The Canadian government is remaining silent about Anastasia Lin, this country's Miss World contestant who may not be able to participate at this month's pageant in China on account of her political views.
A 25-year-old University of Toronto graduate, actress and concert pianist, Ms. Lin is also a practitioner of Falun Gong, the spiritual sect that Beijing treats as a criminal cult. The cutoff date for entry to the event is Nov. 20, but Ms. Lin, who was born and raised for a time in Hunan province, first requires permission from the country's foreign ministry before participating.
Ms. Lin said that her outspoken views on the topic of human-rights abuses in China have probably jeopardized her chances of receiving a visa. As recently as July, she gave testimony before a U.S. congressional committee on the topic.
Other contestants, she says, have already received their invitations to the contest, which begins later this month in Sanya, a seaside resort in Hainan.
In an e-mailed statement, a spokesman for Foreign Affairs, Trade and Development Canada, François Lasalle, said that the ministry can't comment on China's visa decisions, adding that the promotion of human rights remains a priority in its relationship with China.
The Globe and Mail also queried the office of Ontario Premier Kathleen Wynne, who is in China on a trade mission, about raising Ms. Lin's situation with her political counterparts.
"As you know, this issue falls under the purview of the federal government and as such we wouldn't comment on a specific individual," wrote press secretary Jennifer Beaudry, adding that the Premier is committed to raising human rights issues while abroad.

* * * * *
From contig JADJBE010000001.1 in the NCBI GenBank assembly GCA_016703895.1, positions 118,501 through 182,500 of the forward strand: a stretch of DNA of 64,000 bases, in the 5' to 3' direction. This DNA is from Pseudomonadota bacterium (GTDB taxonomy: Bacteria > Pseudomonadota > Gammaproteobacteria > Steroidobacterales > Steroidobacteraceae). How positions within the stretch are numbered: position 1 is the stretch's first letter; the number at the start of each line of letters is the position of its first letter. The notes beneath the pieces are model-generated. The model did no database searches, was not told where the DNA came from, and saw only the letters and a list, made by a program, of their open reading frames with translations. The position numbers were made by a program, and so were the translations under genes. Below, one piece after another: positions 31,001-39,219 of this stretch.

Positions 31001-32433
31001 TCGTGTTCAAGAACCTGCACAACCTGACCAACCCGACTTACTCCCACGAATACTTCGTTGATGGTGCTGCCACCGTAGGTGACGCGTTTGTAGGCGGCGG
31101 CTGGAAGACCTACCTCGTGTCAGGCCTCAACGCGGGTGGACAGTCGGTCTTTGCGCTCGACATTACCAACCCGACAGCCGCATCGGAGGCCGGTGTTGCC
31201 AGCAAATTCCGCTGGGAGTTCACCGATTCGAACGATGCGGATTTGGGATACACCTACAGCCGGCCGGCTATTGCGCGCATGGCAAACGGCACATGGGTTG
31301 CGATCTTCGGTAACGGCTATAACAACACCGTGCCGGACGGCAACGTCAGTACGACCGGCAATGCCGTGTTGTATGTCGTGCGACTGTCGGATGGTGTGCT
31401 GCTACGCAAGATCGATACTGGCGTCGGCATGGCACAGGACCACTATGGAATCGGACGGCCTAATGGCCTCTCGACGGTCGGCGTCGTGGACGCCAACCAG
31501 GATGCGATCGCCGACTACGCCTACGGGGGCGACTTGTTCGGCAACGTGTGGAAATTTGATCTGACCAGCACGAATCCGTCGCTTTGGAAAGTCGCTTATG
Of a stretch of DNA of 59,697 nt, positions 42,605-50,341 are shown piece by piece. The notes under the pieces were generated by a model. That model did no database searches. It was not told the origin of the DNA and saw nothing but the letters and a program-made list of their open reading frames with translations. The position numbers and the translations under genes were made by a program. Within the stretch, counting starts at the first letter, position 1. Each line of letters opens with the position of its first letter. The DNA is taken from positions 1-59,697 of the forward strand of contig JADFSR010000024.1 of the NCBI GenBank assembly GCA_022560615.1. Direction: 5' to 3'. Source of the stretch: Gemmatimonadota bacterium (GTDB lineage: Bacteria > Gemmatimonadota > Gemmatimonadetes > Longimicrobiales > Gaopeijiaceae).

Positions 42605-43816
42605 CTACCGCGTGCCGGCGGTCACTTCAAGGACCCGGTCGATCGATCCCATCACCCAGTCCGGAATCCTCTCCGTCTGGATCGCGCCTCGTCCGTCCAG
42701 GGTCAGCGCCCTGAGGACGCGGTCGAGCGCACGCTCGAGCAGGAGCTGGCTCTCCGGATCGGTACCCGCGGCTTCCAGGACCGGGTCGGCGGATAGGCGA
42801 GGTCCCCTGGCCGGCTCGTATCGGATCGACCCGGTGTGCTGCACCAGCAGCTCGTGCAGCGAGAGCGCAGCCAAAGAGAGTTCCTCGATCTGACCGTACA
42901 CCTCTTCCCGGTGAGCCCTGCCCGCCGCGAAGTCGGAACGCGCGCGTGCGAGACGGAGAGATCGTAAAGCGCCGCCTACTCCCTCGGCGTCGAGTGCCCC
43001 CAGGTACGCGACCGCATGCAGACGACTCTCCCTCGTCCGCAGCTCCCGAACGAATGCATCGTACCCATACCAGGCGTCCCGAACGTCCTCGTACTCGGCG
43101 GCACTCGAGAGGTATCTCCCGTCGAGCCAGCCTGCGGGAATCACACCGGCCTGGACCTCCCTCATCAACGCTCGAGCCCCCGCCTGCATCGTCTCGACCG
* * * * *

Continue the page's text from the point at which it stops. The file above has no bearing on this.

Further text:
Ms. Lin said that her entry to China is not an administrative matter, but an issue representing universal values. "This is a moment when we show those who are trying to silence us who we are," she said in an interview Tuesday. "If everyone involved took a stance on this issue, I don't think China would dare to bully."
The previous federal government commended Ms. Lin for her efforts to raise awareness regarding rights. It also voiced concerns about allegations that the Chinese government has harassed Ms. Lin's family in China as a result of what she has said in Canada.
Some would say that the issue of Ms. Lin's admission isn't just about a beauty pageant, but also reflects a wider timidity with the Asian superpower.
"China routinely screens out foreign visitors who say things that it doesn't want to hear," wrote David Mulroney, a former Canadian ambassador to China, in an e-mail. "It is sufficiently big and influential that this tends to be overlooked by an international community that prizes 'engagement' with China over fairness."
The Chinese embassy in Ottawa did not respond to an e-mailed query about Ms. Lin, but when reached earlier this year about issuing her a visa, the Foreign Ministry in Beijing did not sound too welcoming.
"Fa Lun Gong is [a] cult organization which was banned by the Chinese government according to the law," wrote spokesman Lei Hong last June. "Chinese government banning Fa Lun Gong organization is for protecting the citizens' basic human rights and freedom and guard[ing] the constitution and the law."
With days to go before Ms. Lin finds out if she is still eligible to participate, there remain contradictions, even within the Miss World universe.
When asked about Ms. Lin's status earlier this week, the legal associate at the group's London head office, Jai Gillman-Smith, wrote, "I am at a loss to understand why you should be asking this question." Ms. Gillman-Smith then pointed The Globe to its website, where Ms. Lin is still listed as a contestant.
Miss World Canada's chief executive officer, Ike Lalji, however, acknowledged the visa wrinkle, saying that he will do his best to expedite the process through China's consulate in Vancouver if Ms. Lin is approved for travel.
In the meantime, Mr. Lalji expressed uncertainty. "All the girls in the pageant are supporting some kind of cause: Human trafficking or bullying," he said. "But her cause is directly related to China, so I don't know how it will react."
With a report from Nathan VanderKlippe in Beijing